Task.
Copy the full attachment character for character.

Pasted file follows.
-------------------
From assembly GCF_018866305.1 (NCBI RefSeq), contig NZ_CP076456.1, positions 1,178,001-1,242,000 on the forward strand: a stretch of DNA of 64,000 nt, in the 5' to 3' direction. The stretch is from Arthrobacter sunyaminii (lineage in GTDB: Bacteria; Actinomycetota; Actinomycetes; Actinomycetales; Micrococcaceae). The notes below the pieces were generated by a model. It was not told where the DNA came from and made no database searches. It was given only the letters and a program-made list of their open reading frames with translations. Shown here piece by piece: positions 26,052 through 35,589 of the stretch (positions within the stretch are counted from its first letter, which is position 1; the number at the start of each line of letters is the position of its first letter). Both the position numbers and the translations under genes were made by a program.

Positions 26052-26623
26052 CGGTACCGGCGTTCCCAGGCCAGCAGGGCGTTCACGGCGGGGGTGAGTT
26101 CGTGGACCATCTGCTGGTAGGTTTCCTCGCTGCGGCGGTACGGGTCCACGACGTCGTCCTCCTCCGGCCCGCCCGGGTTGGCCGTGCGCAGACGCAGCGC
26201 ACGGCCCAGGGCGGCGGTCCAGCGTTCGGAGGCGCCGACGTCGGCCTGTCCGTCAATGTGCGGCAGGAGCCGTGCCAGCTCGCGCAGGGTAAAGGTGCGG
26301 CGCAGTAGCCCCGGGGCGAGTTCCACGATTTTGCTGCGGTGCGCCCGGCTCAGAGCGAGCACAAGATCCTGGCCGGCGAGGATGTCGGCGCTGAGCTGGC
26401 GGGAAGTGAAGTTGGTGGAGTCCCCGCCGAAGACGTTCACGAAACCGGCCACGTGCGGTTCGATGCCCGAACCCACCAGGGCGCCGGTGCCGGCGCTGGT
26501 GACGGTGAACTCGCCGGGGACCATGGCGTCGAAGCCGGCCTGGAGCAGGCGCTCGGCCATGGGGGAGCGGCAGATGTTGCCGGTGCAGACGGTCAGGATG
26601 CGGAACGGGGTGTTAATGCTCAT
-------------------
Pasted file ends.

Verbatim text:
From assembly GCF_018866305.1 (NCBI RefSeq), contig NZ_CP076456.1, positions 1,178,001-1,242,000 on the forward strand: a stretch of DNA of 64,000 nt, in the 5' to 3' direction. The stretch is from Arthrobacter sunyaminii (lineage in GTDB: Bacteria; Actinomycetota; Actinomycetes; Actinomycetales; Micrococcaceae). The notes below the pieces were generated by a model. It was not told where the DNA came from and made no database searches. It was given only the letters and a program-made list of their open reading frames with translations. Shown here piece by piece: positions 26,052 through 35,589 of the stretch (positions within the stretch are counted from its first letter, which is position 1; the number at the start of each line of letters is the position of its first letter). Both the position numbers and the translations under genes were made by a program.

Positions 26052-26623
26052 CGGTACCGGCGTTCCCAGGCCAGCAGGGCGTTCACGGCGGGGGTGAGTT
26101 CGTGGACCATCTGCTGGTAGGTTTCCTCGCTGCGGCGGTACGGGTCCACGACGTCGTCCTCCTCCGGCCCGCCCGGGTTGGCCGTGCGCAGACGCAGCGC
26201 ACGGCCCAGGGCGGCGGTCCAGCGTTCGGAGGCGCCGACGTCGGCCTGTCCGTCAATGTGCGGCAGGAGCCGTGCCAGCTCGCGCAGGGTAAAGGTGCGG
26301 CGCAGTAGCCCCGGGGCGAGTTCCACGATTTTGCTGCGGTGCGCCCGGCTCAGAGCGAGCACAAGATCCTGGCCGGCGAGGATGTCGGCGCTGAGCTGGC
26401 GGGAAGTGAAGTTGGTGGAGTCCCCGCCGAAGACGTTCACGAAACCGGCCACGTGCGGTTCGATGCCCGAACCCACCAGGGCGCCGGTGCCGGCGCTGGT
26501 GACGGTGAACTCGCCGGGGACCATGGCGTCGAAGCCGGCCTGGAGCAGGCGCTCGGCCATGGGGGAGCGGCAGATGTTGCCGGTGCAGACGGTCAGGATG
26601 CGGAACGGGGTGTTAATGCTCAT